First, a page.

Five One Hundredths of a Second - 500m Premier Opens Final - AusDBF Nats / Penrith (Fri 19 Apr 2013)

Thursday, April 25, 2013

On Photography - Rebecca Norris Webb and Alex Webb (Tue 16 Apr 2013)

Untitled - George Street / Sydney (Apr 2013)

Rebecca Norris Webb advises:
Learn to listen to your photographs. They are often wiser than you are.
While Alex Webb (*) advises:
Follow your passion (*). You should pursue photography (*) because it is something you love - that you absolutely need to do. The rewards from photography - recognition, occasional remuneration - are so fleeting that it makes no sense to pursue photography (*) except as a labor of love.
5 frågor till: Alex Webb & Rebecca Norris Webb (*) by fotografiska (*).

Wednesday, April 24, 2013

Getting Started - Rebecca Norris Webb / fotografiska (Tue 16 Apr 2013)

Untitled - George Street / Sydney (Apr 2013)

Rebecca Norris Webb (*) talks On Getting Started (*):
Maybe not knowing why is a good place to start.
via 5 frågor till: Alex Webb & Rebecca Norris Webb (*) by fotografiska (*).

Tuesday, April 23, 2013

On Photography - Understanding - Alex Webb / americanphotomag.com (16 Dec 2011)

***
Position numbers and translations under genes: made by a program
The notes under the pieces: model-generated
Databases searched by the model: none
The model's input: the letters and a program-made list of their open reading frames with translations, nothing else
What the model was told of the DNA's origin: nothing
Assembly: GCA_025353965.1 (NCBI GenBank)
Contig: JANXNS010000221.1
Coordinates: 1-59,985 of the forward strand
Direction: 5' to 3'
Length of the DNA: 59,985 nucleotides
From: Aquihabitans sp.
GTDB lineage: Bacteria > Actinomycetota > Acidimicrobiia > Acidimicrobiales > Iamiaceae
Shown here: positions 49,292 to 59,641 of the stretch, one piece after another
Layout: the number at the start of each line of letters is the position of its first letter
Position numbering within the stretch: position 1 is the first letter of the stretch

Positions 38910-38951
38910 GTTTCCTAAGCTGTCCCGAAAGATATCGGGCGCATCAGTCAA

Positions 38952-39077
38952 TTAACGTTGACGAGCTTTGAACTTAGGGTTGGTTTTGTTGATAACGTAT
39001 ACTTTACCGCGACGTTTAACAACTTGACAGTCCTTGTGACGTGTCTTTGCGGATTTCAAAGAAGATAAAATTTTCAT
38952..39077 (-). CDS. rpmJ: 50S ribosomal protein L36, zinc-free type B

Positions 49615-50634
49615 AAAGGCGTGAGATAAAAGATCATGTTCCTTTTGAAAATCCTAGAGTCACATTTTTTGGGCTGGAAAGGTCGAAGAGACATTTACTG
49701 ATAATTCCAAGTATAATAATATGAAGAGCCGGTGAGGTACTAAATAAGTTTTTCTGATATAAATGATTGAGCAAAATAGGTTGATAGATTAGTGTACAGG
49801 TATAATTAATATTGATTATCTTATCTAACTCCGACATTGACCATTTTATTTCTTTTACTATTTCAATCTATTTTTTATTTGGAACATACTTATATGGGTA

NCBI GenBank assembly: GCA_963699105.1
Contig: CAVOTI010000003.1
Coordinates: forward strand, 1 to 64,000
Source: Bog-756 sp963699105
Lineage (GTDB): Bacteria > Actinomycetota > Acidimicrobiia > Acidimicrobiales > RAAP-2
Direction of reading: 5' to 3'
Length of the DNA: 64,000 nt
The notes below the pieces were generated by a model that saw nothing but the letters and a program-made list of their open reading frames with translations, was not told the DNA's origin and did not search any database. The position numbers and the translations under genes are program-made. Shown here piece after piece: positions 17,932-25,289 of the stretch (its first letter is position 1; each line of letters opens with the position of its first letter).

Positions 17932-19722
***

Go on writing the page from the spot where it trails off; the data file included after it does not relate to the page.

Untitled - George Street / Sydney (Apr 2013)

Alex Webb (*) talks On Photography (*):
I feel that on some level I photograph to understand (*) what it is and why it is I'm photographing. It's a process of understanding (*).
via Books of the Year: Alex Webb's "The Suffering of Light" (*) by Stan Horaczek (*).

Monday, April 8, 2013

On Dreams - Patrick McHugh (Sun 07 Apr 2013)

Untitled - George Street / Sydney (Apr 2013)

Patrick McHugh (*) talks On Dreams (*):
dreams (*) are a way to prepare you to give your maximum effort.
via Sunday Inspiration -- Roger Bannister (*) by Patrick McHugh (*).

Friday, April 5, 2013

Inspiration - Joanna McClure - A Photo Editor (Thu 04 Apr 2013)

A Little Bit of Red (*) - Erskineville (Tue 02 Apr 2013)

A Little Bit of Red (*) - Detail - Erskineville (Tue 02 Apr 2013)

Joanna McClure (*) provides some insight On Inspiration (*) in her photography (*):
I find my inspiration (*) by looking for it. Anywhere.

I read constantly and this helps me develop images in my head. I constantly look at art (I am not married only to photography). I watch almost every movie that comes out. I am always searching for something to highten my sense of what is possible.

The other way I find inspiration (*) is through my work. Work begets work-an idea may come through experimenting with something and this diverges into something totally different.

Often my work starts out as an interest in texture, or how two materials work together.
via Art Producers Speak: Joanna McClure (*) by A Photo Editor (*).

I guess what finds it way here (*) is my inspiration (*), so, thanks Joanna for being part of that (*).

Also, for me maybe it is about Colour (*) and an apparent obsession with the colour Red (*).

Thursday, April 4, 2013

The small miracle of photography is .. it's never summer (Thu 04 Apr 2013)

Street Portrait (*) - George Street / Sydney (Fri 15 Mar 2013)